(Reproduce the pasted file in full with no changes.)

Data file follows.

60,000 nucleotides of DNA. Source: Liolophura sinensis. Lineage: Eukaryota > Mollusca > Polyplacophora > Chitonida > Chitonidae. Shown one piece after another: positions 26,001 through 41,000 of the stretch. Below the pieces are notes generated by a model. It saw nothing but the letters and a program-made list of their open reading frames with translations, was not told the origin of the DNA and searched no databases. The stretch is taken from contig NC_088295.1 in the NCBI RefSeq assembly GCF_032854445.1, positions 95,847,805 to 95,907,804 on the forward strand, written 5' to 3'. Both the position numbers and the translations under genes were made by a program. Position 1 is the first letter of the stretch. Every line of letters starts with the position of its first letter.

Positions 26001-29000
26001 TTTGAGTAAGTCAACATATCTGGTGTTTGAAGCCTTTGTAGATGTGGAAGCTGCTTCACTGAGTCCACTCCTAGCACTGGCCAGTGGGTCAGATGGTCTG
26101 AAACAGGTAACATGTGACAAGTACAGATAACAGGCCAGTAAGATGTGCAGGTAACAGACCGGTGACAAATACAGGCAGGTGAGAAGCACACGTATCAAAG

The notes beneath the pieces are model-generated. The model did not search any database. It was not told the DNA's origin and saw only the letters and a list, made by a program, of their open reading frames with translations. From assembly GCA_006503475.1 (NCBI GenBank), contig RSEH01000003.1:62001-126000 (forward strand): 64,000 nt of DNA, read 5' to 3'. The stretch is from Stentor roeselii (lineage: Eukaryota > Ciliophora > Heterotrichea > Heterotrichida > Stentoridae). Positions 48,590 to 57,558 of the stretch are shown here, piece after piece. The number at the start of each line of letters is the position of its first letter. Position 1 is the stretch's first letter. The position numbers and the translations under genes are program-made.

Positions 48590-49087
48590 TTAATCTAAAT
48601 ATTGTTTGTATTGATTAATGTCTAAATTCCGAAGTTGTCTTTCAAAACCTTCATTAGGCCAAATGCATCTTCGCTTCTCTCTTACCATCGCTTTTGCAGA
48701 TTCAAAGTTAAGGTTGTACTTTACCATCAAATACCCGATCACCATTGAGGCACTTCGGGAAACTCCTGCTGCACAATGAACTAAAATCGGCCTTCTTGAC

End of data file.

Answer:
60,000 nucleotides of DNA. Source: Liolophura sinensis. Lineage: Eukaryota > Mollusca > Polyplacophora > Chitonida > Chitonidae. Shown one piece after another: positions 26,001 through 41,000 of the stretch. Below the pieces are notes generated by a model. It saw nothing but the letters and a program-made list of their open reading frames with translations, was not told the origin of the DNA and searched no databases. The stretch is taken from contig NC_088295.1 in the NCBI RefSeq assembly GCF_032854445.1, positions 95,847,805 to 95,907,804 on the forward strand, written 5' to 3'. Both the position numbers and the translations under genes were made by a program. Position 1 is the first letter of the stretch. Every line of letters starts with the position of its first letter.

Positions 26001-29000
26001 TTTGAGTAAGTCAACATATCTGGTGTTTGAAGCCTTTGTAGATGTGGAAGCTGCTTCACTGAGTCCACTCCTAGCACTGGCCAGTGGGTCAGATGGTCTG
26101 AAACAGGTAACATGTGACAAGTACAGATAACAGGCCAGTAAGATGTGCAGGTAACAGACCGGTGACAAATACAGGCAGGTGAGAAGCACACGTATCAAAG

The notes beneath the pieces are model-generated. The model did not search any database. It was not told the DNA's origin and saw only the letters and a list, made by a program, of their open reading frames with translations. From assembly GCA_006503475.1 (NCBI GenBank), contig RSEH01000003.1:62001-126000 (forward strand): 64,000 nt of DNA, read 5' to 3'. The stretch is from Stentor roeselii (lineage: Eukaryota > Ciliophora > Heterotrichea > Heterotrichida > Stentoridae). Positions 48,590 to 57,558 of the stretch are shown here, piece after piece. The number at the start of each line of letters is the position of its first letter. Position 1 is the stretch's first letter. The position numbers and the translations under genes are program-made.

Positions 48590-49087
48590 TTAATCTAAAT
48601 ATTGTTTGTATTGATTAATGTCTAAATTCCGAAGTTGTCTTTCAAAACCTTCATTAGGCCAAATGCATCTTCGCTTCTCTCTTACCATCGCTTTTGCAGA
48701 TTCAAAGTTAAGGTTGTACTTTACCATCAAATACCCGATCACCATTGAGGCACTTCGGGAAACTCCTGCTGCACAATGAACTAAAATCGGCCTTCTTGAC